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Sep 22 2012

Mitt’s Tax Returns

You can take the word of Romney
Who says, “Everybody knows—
No one wants a president who pays
More taxes than he owes!”

He also said he always paid
Above thirteen percent—
And because he couldn’t break this rule,
The other one got bent.

That’s right, Mitt was caught between two positions once again. It is right and good to take every deduction you are due–who in their right mind would knowingly pay more taxes than you are legally obligated to pay?

Mitt Romney, that’s who. He could have taken millions more in deductions than he did, but chose not to because to do so would have lowered his tax rate below the 13% he claims he has never paid less than. (If that sentence parses.) Either way, his detractors were going to make hay with this–either he pays a legal but politically costly low rate of taxes, or he goes back on his word that he pays every legal dollar and not one dollar more. So of course, he took the option that–wait, he took the option that cost him between $200,000 and $300,000.

See, that’s the difference. If something makes ten dollars difference on my taxes, that’s ten dollars of groceries. Mitt can afford to give up 2 or 3 hundred grand, because he can find that much between the sofa cushions. If memory serves, he deducted more in expenses for the dressage horse than I made in income. Which, hey, is fair–that horse is an olympian, after all.

The other thing is, he’s playing down the deductions that he earned by tithing–noting the things the Mormon Church does with that money, rather than noting that his donations were part of his religion’s obligations. Cos anything that highlights the differences between his faith and the voters’ is a bad thing.

And yes, I’ll admit this is a green-with-envy post. Mitt turned down, in legal deductions, enough that I could pay off my kids’ college loans, add insulation to the attic, and have money left over to donate to charity. And he did it just to keep one of two incompatible promises.

8 comments

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  1. 1
    Randomfactor

    Of course, the best part is that he’s only deferring the tax benefits. After he loses in November he can refile and get it all back.

  2. 2
    freebird

    Mitt has zero income from taxable wages. It’s all investment income. I would say that most of Mitt’s 47 percenters that pay no income tax rely pretty heavily on wages and salaries for their income.

  3. 3
    machintelligence

    If memory serves, he deducted more in expenses for the dressage horse than I made in income. Which, hey, is fair–that horse is an olympian, after all.

    I’m not at all certain that that deduction would pass muster. The IRS has a strange way of dealing with “hobbies” vs businesses. Basically, if your hobby makes money, it is a business, and you are taxed on the profits. If your hobby runs at a loss, the expenses aren’t deductible, because it’s a hobby. Heads, they win, tails, you lose.

  4. 4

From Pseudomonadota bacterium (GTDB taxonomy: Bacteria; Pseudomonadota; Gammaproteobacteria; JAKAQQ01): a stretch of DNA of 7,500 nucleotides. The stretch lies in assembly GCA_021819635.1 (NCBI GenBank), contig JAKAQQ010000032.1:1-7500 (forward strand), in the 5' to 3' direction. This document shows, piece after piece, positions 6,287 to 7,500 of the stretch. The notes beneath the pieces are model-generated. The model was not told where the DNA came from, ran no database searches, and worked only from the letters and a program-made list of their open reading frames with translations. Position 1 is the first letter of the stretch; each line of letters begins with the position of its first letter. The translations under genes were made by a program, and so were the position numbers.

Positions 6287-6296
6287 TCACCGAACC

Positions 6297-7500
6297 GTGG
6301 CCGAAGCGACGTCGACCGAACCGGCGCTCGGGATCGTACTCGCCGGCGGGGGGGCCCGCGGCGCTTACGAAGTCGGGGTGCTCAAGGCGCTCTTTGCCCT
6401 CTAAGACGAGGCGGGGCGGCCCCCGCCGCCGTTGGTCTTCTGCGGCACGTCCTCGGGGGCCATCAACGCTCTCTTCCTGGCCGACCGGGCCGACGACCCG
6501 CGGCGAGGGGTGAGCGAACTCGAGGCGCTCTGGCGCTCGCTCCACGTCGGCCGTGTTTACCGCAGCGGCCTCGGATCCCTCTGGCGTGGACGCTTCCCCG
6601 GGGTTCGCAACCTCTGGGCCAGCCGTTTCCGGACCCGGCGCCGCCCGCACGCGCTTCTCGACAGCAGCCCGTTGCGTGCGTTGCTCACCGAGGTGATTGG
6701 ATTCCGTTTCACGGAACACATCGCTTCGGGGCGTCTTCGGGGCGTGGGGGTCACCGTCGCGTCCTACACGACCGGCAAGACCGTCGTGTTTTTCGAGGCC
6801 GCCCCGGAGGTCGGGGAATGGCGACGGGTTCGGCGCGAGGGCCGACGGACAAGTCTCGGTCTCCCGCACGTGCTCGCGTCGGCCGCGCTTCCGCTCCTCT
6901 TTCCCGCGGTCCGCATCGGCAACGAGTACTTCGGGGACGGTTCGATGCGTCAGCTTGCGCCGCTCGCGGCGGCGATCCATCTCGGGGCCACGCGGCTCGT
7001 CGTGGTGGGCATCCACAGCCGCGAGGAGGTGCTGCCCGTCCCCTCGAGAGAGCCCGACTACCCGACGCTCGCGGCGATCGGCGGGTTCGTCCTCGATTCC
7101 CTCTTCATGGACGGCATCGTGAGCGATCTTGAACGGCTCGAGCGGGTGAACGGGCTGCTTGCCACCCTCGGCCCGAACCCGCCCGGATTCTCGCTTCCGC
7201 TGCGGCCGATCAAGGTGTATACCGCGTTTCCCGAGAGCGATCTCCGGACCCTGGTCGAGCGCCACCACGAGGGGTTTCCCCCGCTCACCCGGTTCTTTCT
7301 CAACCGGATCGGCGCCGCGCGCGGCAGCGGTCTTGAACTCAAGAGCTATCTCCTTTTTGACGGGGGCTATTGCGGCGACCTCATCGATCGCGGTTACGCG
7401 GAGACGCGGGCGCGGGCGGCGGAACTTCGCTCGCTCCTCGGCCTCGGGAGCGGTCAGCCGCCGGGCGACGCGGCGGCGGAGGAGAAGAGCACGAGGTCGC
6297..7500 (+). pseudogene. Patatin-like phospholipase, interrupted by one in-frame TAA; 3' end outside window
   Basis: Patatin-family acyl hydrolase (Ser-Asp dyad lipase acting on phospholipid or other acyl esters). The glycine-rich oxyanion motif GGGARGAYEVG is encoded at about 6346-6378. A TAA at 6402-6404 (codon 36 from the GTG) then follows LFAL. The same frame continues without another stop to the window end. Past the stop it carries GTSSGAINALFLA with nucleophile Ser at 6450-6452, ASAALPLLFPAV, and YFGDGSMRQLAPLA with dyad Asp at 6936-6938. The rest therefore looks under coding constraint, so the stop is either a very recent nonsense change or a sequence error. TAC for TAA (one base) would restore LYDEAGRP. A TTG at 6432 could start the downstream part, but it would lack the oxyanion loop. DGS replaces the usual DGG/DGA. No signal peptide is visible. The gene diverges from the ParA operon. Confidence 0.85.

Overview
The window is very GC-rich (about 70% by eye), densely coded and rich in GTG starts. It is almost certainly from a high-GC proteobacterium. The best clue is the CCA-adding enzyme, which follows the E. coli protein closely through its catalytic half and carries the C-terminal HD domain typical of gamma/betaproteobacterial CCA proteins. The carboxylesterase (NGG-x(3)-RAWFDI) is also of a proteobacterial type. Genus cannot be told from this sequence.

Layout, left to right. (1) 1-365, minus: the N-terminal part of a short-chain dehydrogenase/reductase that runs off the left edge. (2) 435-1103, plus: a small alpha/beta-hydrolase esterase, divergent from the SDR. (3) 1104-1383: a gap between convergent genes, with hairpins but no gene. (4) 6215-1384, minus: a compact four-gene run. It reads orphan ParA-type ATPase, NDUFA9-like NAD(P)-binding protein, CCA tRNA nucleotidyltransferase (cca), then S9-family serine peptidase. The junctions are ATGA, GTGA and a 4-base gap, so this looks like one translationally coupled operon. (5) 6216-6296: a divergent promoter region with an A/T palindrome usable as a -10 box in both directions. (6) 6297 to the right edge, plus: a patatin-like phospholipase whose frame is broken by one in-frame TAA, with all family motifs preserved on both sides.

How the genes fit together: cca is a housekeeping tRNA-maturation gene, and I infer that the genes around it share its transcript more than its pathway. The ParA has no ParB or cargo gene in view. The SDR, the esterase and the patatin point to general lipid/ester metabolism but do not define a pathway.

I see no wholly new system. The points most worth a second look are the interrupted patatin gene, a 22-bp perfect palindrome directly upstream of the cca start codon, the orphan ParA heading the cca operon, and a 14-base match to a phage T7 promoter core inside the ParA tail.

desoto

    The republicans where i work defend the man’s low tax rate, since as pointed out, it is capital gains, not earned income. I wish i could live off my investment income (i could try, but i’d starve to death rather quickly). Most Americas wish they could live off investment income. Sure, when i retire i will be living, in part, off of investment income. The bulk of it, though, will be my savings. It becomes an issue of opportunity. Most Americans will never get a chance to invest enough to live solely off the return. My coworkers make claims of the democrats “redistribution of wealth” plan; phooey, i only want redistribution of opportunity.

  5. 5
    Randomfactor

    I don’t want “redistribution of wealth.” I want the wealth not to go that far out of reach of 90 percent of Americans in the FIRST place.

  6. 6
    Johnny Vector

    DC, is that “or” in the first line supposed to be “of”?

    machineintelligence, I don’t really see the problem there. If you’re making money off your “hobby”, you’re still making money, which ought to be taxed. And you can deduct the costs even if they exceed your profit in some years, if you can show that you are attempting to make a profit. If you’re never going to make a profit off it, why should you be able to deduct the costs?

    So long as Mitt actually made a profit from his horses, or had a reasonable expectation of making a profit, then he can deduct the expenses. What’s absurd is that he has that kind of money to throw around and still pays a lower federal tax rate than I do. What makes him evil is he thinks that’s fine and dandy. And what makes him insane is claiming that paying any more tax than required is stupid, unless that required amount is zero, in which case then it’s indolence.

  7. 7
    Cuttlefish

    Thanks, J. V.! As I was telling my guest poet today, I *never* edit! So I just edited to correct the mistake you found.

  8. 8
    Johnny Vector

    You also edited my final verse into The Year That Santa Drowned. Which… goodness, how cool is that!

    So, sure, for small values of “never”.

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